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The season of concussions

As we are now full swing into the high school sports season, it's a good time to discuss concussions.

There is quite a bit of debate and misunderstanding in the management of concussion.

Over the years, there have been no less than 16 different guidelines to determine the severity of a concussion. This has led to confusion in determining when it is safe to let an athlete return to play following a head injury.

As we have learned more about the dangers of concussion, there has been a shift toward more conservative care.

When I first began attending sports events as an athletic trainer 20 years ago, athletes routinely talked about playing with a concussion, or "ding" injury. It was thought of as a badge of courage to continue playing (many dads of athletes share their concussion stories with me on the sidelines).

We know now that this is a very dangerous practice.

A concussion is defined as a change in mental status that results from some type of trauma force to the brain. The brain has the ability to shift somewhat within the skull. When a mechanical force is applied (i.e., striking your head from a fall, making a tackle, colliding while playing soccer), the brain can be injured, causing biochemical changes in the brain cells.

A common mistake is to think that this brain injury must lead to a loss of consciousness before it's labeled a concussion. Symptoms such as disorientation, memory loss, concentration difficulties, personality changes, headache, poor coordination, nausea and vision problems, may be present alone or in combination. These are also symptoms of concussion.
The severity of a concussion is often categorized in grades. Grade 1: symptoms last no longer than 15 minutes. Grade 2: symptoms last for longer than 15--30 minutes. Grade 3: Any loss of consciousness.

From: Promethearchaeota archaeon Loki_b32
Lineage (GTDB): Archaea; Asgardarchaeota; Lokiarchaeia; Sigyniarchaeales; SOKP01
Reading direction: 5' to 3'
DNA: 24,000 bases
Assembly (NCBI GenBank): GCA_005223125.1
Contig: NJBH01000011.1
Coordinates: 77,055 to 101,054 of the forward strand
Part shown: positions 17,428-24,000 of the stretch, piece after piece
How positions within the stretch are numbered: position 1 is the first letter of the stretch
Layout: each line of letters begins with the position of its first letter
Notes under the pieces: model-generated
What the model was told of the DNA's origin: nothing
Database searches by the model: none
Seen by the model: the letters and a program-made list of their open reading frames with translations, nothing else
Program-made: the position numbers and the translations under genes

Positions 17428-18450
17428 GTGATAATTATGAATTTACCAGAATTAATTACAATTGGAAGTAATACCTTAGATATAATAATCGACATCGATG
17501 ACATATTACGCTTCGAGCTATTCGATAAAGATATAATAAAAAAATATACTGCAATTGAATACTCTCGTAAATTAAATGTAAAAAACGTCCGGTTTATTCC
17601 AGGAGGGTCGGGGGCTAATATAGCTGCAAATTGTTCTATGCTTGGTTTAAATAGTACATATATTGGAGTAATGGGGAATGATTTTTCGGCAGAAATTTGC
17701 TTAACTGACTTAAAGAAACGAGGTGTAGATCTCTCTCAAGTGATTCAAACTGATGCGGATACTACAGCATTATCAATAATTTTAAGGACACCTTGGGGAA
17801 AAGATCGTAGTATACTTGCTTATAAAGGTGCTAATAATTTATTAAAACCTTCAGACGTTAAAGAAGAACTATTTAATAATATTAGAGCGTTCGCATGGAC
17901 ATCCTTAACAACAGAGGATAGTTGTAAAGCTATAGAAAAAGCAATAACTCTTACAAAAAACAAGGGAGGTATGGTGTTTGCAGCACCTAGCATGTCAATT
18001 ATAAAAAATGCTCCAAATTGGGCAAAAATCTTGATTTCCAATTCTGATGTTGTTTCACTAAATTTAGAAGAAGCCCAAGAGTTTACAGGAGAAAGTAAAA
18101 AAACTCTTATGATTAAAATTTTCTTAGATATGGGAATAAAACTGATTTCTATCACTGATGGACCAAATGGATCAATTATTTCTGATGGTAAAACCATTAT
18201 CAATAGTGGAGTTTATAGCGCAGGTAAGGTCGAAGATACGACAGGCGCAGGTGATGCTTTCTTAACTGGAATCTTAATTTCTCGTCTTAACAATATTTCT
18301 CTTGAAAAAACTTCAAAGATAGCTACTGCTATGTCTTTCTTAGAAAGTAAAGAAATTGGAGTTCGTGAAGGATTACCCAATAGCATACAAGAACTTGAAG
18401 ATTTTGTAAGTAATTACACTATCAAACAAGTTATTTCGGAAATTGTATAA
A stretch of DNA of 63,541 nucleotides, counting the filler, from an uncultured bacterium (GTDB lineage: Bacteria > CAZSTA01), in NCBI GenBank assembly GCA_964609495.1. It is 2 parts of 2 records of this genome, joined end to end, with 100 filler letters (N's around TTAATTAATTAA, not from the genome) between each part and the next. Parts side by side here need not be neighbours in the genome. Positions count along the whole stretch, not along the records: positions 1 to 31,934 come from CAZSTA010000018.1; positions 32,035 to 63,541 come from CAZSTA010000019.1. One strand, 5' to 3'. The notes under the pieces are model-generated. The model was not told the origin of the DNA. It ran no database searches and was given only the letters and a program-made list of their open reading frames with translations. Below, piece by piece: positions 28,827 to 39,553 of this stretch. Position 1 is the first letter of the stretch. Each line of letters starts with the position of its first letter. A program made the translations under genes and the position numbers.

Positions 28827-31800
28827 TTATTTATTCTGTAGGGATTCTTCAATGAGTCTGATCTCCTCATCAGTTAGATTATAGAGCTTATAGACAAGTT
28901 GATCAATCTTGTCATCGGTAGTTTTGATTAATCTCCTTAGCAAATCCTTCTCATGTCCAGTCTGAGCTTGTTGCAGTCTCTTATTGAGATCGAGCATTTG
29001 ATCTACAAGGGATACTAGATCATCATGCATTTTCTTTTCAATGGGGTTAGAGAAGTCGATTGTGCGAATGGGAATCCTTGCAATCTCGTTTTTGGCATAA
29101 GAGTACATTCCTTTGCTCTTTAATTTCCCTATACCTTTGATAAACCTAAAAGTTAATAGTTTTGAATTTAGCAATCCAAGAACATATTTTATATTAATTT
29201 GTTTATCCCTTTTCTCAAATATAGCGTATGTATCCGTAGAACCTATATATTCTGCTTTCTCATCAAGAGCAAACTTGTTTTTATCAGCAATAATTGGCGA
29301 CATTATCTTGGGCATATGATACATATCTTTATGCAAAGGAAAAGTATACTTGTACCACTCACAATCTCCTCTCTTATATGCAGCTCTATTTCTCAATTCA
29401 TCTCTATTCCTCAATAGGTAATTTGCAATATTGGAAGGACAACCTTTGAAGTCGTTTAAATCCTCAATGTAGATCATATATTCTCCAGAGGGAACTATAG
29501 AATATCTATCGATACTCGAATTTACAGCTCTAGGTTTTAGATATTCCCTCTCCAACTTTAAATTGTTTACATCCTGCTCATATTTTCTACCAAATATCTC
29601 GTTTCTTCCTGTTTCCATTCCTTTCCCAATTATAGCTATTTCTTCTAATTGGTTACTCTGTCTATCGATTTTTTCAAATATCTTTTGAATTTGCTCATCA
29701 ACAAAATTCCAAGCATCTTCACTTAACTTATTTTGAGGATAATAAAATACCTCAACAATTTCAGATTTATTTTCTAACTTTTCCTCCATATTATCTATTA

The guidelines also include varying criteria on when it is safe to return to play. A common practice in the past was to allow athletes to return to play if all symptoms were gone in 15 minutes.

Research has now shown that in even these Grade 1 concussions, the biochemical injuries that occur to the brain may take up to 5-7 days to recover. So even though there may be no outward signs of concussion, the brain may not be fully recovered. This has led to a more conservative approach to letting athletes return to play, even after the mildest concussion.

The label for letting an athlete play before completely recovered is "second impact syndrome." This occurs when the athlete sustains another jarring force to the brain, causing the brain to bleed. This could lead to sudden death.

Another potential complication is known as post-concussion syndrome. This occurs when the the biochemical changes in the brain do not reverse. This can sometimes lead to symptoms lasting for weeks or months after injury.

Other things to keep in mind: the younger the athlete, the more susceptible he or she is to concussion. Once you have had a concussion, you are four times more likely to suffer another one. The more concussions you have, the longer it takes you to recover from each one. The symptoms could eventually become permanent. An athlete's symptoms may seem to be gone at rest, but they quite often return with even low-level exertion.

With any sign of concussion, the safest route is to follow up with a doctor.

Dr. John Leddy, associate director of UB Sports Medicine, contributed to this article. Michael Adesso is director of Physical Therapy and Athletic Training at University Sports Medicine's Youngs Road office. E-mail him at M_Adesso@hotmail.com

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